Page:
xo

rxBambi said...

yes, beasts. At least some of the time. Of course you know that if you read my last post on friday night thoughts :)
On the bright side, I think most of it passes fairly quickly. Unless the child is just a true butt-head. I could be thinking of my step-kids at the moment, but I'll never tell for sure. I'm hoping one day they grow up too...
parenting is hard, but trying to be a parent to kids that aren't your own is probably harder. Or maybe not, you can always blame the biological parent for her flaws... Not that I would do that...

Optimistic Pessimist said...

I was the same way at 14...sighing, eye rolling, just being overall obnoxious. It took quite a few years but i grew out of it once I figured out that i was the uncool one.

CatLadyLarew said...

Teenagers... ugh! I was one of the worst!

Thanks for the link to Brian Andreas. Love what I saw on the site!

B said...

I love that museum! I absolutely must go there.
As I think I mentioned in one of the Blog Camps, I was a truly horrible teenager... but I think I turned up OK in the end... middle child will too... and so will Sabin!

Just Jules said...

you have tapped into my new fear. Oldest will be 10 in a week and I can already see it. I knew I was going to turn instantly stupid and embarrassing and all that, but I didn't expect it to happen so soon. I hope I regain my brain just as quickly as my son thinks I have lost it!!!!

McVal said...

It might be a middle child thing + teen years. My son went thru that, however he was the oldest. Sullen, withdrawn... acted like he didn't like anything, but years later talks about those events like he'd had the time of his life.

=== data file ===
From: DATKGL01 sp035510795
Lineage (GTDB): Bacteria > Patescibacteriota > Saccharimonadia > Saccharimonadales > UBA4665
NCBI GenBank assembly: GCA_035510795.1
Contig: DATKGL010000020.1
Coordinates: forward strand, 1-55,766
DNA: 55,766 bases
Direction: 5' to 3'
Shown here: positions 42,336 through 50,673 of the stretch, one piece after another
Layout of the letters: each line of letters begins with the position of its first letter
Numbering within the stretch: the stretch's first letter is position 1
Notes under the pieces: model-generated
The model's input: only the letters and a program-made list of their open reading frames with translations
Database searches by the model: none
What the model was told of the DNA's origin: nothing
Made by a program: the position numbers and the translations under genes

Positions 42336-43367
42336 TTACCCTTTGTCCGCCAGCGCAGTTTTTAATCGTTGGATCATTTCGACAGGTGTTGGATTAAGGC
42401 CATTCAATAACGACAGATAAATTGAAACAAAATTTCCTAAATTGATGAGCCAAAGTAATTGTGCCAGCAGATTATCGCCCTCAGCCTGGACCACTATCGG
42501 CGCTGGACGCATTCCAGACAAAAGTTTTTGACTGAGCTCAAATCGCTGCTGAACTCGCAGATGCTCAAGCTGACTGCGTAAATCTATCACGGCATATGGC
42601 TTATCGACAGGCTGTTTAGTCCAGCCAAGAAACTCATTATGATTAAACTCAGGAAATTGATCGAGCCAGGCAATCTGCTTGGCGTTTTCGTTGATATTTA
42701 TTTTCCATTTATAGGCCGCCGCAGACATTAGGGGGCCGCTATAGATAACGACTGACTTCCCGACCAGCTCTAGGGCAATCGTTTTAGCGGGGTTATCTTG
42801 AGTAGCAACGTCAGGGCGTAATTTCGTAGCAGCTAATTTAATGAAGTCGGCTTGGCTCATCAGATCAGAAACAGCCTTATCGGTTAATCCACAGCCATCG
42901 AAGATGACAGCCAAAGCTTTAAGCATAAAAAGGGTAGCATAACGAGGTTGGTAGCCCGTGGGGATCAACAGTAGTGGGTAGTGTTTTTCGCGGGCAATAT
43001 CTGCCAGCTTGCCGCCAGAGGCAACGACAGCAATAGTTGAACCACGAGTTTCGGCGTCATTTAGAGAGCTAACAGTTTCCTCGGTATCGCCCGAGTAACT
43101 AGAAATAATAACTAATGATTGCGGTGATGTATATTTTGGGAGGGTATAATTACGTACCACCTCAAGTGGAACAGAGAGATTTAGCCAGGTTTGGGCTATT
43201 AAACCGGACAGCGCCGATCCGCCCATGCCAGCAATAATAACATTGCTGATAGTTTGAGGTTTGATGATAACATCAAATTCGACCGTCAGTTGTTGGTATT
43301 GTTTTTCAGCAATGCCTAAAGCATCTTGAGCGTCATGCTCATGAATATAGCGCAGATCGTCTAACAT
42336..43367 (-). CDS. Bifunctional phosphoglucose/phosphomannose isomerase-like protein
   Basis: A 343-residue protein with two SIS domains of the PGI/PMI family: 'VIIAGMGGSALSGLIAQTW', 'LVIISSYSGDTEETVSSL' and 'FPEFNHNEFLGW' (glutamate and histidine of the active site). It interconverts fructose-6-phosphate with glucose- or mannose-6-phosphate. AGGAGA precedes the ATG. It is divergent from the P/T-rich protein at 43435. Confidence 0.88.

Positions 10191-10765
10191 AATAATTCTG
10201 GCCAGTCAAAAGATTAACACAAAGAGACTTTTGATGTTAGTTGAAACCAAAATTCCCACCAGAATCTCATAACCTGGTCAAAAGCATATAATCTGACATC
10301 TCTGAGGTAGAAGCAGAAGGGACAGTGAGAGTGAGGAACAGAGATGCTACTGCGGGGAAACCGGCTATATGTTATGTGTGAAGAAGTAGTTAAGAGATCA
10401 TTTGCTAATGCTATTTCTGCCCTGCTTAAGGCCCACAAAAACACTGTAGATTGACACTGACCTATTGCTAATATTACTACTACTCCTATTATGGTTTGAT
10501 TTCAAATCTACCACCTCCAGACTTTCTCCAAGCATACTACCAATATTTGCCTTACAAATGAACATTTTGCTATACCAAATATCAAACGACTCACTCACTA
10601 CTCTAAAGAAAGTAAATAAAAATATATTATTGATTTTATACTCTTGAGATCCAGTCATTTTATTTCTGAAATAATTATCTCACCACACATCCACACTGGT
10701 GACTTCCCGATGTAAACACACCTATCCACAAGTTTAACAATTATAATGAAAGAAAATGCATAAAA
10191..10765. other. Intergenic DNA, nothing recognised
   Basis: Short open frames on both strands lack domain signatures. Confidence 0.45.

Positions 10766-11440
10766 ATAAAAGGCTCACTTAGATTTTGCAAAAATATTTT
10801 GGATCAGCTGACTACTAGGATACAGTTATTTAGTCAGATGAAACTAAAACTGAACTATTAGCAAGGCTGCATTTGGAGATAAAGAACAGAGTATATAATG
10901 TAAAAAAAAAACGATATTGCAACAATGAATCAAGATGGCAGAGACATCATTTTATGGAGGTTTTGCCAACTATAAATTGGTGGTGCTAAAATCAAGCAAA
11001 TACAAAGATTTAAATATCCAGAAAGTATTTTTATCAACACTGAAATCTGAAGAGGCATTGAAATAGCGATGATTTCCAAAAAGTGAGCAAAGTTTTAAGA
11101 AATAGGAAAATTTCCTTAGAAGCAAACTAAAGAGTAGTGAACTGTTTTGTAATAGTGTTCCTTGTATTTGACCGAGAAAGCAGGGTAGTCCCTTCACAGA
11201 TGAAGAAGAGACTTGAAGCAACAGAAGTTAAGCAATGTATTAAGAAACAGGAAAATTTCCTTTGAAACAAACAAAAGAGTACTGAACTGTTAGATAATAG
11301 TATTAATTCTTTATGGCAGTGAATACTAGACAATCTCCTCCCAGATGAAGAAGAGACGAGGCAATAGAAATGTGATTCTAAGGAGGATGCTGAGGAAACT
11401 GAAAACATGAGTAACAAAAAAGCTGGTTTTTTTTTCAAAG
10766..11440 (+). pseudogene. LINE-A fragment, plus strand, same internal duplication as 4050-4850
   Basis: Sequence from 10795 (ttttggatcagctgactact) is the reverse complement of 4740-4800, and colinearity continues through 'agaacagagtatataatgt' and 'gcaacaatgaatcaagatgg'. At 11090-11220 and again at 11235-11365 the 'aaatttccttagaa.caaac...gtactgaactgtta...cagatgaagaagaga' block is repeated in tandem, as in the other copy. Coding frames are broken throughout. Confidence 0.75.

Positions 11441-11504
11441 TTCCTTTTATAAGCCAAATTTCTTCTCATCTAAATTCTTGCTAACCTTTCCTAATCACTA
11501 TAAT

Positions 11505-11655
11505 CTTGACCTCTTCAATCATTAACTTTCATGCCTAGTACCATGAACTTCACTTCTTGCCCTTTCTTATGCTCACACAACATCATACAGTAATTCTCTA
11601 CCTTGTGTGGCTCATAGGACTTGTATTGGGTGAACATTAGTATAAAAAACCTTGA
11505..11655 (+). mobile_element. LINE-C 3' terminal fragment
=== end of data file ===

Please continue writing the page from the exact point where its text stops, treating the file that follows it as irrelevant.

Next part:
Christina said...

omgoodness! the teenager thing, argh! and then they will tell their friends, they had a blast!
great pics.
xo

Pattern and Perspective said...

I have one about 3 feet away from me on the other couch - (ARGHGH I'm on the big one because I'm older!) She was grumbling all night -- why is it that when you ask them a question they are snarly! Ugh, anyone, duct tape? hehe I hear you.

Bee said...

I wish that I could explain the withdrawal of 14 -- and how it can just ever so slightly poison the experience of everyone. My 15 yr old (and you know how we've suffered with/from her this year) actually let herself ENJOY a family walk yesterday. It made me so happy.

Looms and mushrooms: exciting and delicious!

Cyndy said...

Teenagers are indeed a mystery! But then I think back to how I acted then and realize, no, not so much...

It's just a time when nothing feels like it fits right, that no one really quite understands you, and that life seems to be scripted with you as the damsel in distress but prince charming is on holiday. No wonder a nap seems to be the best solution...

bored.mind said...

awww. i hope she'll get out of that stage soon. i cant remeber being in that stage when i was a teenager. i guess everyone is different. glad you had a wonderful time julochka. good day! :)